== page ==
Okayama is a city where history meets modern technology. It originated as a castle town during Japan’s Edo Period, which spanned from the early 1600s to mid-1800s. Today, Okayama is the second largest city in the region, being somewhat smaller than Hiroshima. It is a railroad transportation hub, located at the junction of the Sanyo Shinkansen Line to Shikoku’s only rail connection.
Many international travelers are familiar with the Japanese cities of Kyoto and Nara, famous for being former capitals of the nation. As such, they were also cultural centers. However, where you aware of another richly historic and cultural town nearby?
Uji is located between Kyoto and Nara, Japan’s former capital cities. During the 1100s, it became known for the superior quality of its green tea; it is said that Uji is the location in which tea cultivation began. The town is also home to rustic temples, including the oldest Japanese shrine still in existence.
Japan is one of the most culturally rich and diverse countries of our century. When going through the streets, hills and castles of Tokyo, Kyoto, Osaka, you will be taken through time, history and places of breathtaking views and mesmerizing moments.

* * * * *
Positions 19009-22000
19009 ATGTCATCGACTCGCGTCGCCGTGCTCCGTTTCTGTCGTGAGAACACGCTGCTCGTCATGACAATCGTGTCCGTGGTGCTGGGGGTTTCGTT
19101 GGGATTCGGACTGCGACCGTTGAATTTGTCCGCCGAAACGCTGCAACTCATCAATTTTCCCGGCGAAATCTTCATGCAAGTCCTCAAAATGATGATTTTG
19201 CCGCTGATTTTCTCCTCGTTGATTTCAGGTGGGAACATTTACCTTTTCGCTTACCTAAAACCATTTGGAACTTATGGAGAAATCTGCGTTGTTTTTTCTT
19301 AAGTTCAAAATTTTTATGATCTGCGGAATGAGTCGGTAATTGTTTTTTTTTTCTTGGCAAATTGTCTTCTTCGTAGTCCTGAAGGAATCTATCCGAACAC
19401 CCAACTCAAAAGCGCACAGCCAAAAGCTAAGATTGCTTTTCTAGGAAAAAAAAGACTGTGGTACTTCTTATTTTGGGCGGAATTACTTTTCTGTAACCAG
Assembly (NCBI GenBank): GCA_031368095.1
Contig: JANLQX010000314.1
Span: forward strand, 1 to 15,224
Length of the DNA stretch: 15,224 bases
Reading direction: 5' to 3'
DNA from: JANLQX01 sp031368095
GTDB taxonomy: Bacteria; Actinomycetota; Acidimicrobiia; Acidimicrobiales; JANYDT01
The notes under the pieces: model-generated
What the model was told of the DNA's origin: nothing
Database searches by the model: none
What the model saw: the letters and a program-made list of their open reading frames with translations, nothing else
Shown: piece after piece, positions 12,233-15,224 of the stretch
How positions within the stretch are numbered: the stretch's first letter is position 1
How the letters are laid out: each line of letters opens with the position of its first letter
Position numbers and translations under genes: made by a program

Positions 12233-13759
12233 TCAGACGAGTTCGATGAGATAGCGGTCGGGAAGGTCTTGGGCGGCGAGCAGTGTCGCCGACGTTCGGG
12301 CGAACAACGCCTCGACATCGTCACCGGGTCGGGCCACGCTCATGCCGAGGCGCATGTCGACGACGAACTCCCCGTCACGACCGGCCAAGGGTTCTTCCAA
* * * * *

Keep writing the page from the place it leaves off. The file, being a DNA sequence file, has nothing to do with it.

In this article, you will find how to get from Tokyo to Kyoto, Tokyo to Osaka and Kyoto to Osaka (frequent train trips among travelers) with the bullet train and using just your Japan Rail Pass.
Sendai may not be as renowned at the neon metropolis of Tokyo, but it is ranked among Japan’s largest cities. It is also known as “the city of trees.” Why? Sendai features broad streets punctuated by parks and green public spaces. Even its covered shopping arcade has trees growing within it.
Sendai is also home to a rich and vigorous history. The city was founded by a powerful feudal lord around the year 1600. Many of the tourist attractions in Sendai reflect its history and that of its founding family.
Nagano, centered in the Japanese island of Honshu (Chubu region), is a land of mountains and rich history. Its capital, Nagano City, grew as a “temple town,” centered on the popular Zenkoji temple. Other shrines celebrate a legend in which the sun goddess hid herself in a cave, making the land dark. The door to the cave was eventually cast into Nagano.
The rugged forests north of Nagano City still resonate with the legends and realities of the ninja, skilled warriors of the past. Nearly a thousand years ago, it is said that a clan war in the area caused a young warrior to flee. He learned the ways of the ninja before returning to Nagano, where he established the legendary Togakure School.
You’re familiar with the bustling streets of Tokyo, but have you ever explored Japan’s second largest city? That title goes to Yokohama, located half an hour south of Tokyo. Easy to access, Yokohama is a must-see destination for your next Japanese vacation.